With a projected 5.6% GDP growth in 2021, the global economy is likely to mark the strongest post-recession rebound in 80 years!
Growth in advanced economies is expected to reach 5.4% — the highest rate in nearly 50 years — powered by rapid vaccination and unprecedented fiscal- and monetary-policy support since the beginning of the pandemic.
Almost all advanced economies will go back to their pre-pandemic, per-capita income levels, in 2022.
The global economy is booming — or so it might seem. But in reality, the situation is quite different.
While in some parts of the world, the pandemic’s damage is being repaired quickly, many financially challenged countries find the going extremely tough as their economies have been battered by Covid-19.
Particularly in the 74 countries that are eligible to borrow from the World Bank’s International Development Association (IDA). According to the World Bank, “These are the world’s poorest: they account for roughly half of all people living on less than $1.90 a day. For them, the global “recovery” is simply nowhere to be seen.”
In 2021, their growth will be the slowest in more than two decades (except for 2020), reversing years of progress in poverty reduction. For them, the harm will not be repaired quickly. By 2030, one out of every four people here will still be living below the international poverty line.
Covid-19, in short, is doing the greatest harm to precisely the people — in precisely the places — that can least afford it. Even as some of the wealthiest nations begin to enjoy a return to prosperity and a semblance of normality, the World Bank says the pandemic continues to ravage the poorest countries. Maternal and child mortality is on the upswing in IDA countries because of reduced access to health services and food. Conflict and instability are also compounding the challenges for some countries.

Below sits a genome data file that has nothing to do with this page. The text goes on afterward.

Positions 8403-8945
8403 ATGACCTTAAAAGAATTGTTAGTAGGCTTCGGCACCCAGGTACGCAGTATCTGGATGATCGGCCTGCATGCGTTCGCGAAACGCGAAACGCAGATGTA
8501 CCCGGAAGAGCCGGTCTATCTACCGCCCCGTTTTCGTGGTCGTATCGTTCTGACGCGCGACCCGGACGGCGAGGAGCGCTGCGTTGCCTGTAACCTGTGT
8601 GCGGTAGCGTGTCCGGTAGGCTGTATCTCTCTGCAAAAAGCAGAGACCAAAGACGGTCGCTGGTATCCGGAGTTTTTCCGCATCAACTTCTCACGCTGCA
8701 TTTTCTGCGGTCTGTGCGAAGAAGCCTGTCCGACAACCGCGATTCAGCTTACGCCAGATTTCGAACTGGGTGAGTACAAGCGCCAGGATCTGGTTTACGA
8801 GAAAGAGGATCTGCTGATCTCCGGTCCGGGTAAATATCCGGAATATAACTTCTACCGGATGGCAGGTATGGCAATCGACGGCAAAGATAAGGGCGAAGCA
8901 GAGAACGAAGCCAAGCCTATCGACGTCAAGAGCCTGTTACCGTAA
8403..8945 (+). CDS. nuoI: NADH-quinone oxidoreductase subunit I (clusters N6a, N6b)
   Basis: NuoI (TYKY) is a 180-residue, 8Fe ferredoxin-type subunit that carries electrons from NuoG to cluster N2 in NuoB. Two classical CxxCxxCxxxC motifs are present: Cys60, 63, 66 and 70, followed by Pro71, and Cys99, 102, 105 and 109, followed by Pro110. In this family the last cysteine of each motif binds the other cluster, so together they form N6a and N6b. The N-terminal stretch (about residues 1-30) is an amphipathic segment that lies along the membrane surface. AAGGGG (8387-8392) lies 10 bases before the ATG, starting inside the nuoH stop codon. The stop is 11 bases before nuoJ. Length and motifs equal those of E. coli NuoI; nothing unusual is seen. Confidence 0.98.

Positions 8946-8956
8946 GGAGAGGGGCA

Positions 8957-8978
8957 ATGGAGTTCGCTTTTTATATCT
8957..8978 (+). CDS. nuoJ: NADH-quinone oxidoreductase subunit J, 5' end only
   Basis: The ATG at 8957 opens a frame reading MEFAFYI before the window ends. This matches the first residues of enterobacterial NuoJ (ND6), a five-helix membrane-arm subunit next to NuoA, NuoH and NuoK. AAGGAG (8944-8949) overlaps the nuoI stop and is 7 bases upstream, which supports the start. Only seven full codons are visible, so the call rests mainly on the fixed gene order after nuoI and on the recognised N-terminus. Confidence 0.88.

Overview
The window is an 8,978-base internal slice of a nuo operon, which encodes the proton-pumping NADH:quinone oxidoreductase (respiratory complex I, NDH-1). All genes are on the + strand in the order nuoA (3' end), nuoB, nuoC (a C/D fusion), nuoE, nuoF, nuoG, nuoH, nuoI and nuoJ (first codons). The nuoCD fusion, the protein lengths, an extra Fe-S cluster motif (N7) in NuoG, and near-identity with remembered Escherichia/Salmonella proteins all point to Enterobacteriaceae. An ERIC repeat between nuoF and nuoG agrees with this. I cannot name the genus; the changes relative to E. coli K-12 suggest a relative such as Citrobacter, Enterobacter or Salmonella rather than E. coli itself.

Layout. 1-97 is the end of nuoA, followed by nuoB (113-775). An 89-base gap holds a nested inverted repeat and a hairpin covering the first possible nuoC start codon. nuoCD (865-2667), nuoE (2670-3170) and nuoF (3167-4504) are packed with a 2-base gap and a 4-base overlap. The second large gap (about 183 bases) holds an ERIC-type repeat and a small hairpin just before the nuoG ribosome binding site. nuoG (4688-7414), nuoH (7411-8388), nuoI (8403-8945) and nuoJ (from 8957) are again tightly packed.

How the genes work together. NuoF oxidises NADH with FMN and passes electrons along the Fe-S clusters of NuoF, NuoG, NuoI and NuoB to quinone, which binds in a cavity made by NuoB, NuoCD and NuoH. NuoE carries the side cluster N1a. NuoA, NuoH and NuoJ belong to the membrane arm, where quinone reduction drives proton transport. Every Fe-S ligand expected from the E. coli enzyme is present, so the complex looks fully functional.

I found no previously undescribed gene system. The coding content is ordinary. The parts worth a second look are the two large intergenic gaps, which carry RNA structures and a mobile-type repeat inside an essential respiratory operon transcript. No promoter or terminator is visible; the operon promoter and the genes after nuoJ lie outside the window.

Obviously, these countries will need significant help to dig out of the Covid-19 recession. In 2020, the pandemic all but halted economic growth in IDA countries and caused per capita income to shrink by 2.3%.
A World Bank analysis indicates their growth will lag that of advanced economies by about 2 percentage points a year on average from 2021 through 2023, widening an already large gap between the richest and poorest countries.
A significant gap also seems to have opened up in the health response to Covid-19: because of supply shortages, procurement struggles, and limited financing, the pace of vaccinations has been alarmingly slow.
As of July, only three doses of Covid-19 vaccine per every 100 people had been distributed. That amounts to less than one-tenth the rate in advanced economies.
To return to the path to convergence with wealthier economies, these IDA-assisted countries will need up to $376bn in additional financing through 2025 — above and beyond the $429bn in regular external financing needs.
“Many of these countries are already heavily indebted, so the option to borrow is limited,” noted Indermit Gill and Akihiko Nishio, two top World Bank executives.
By speeding up delivery of vaccines to these countries, their economies can be put back on the right track again.
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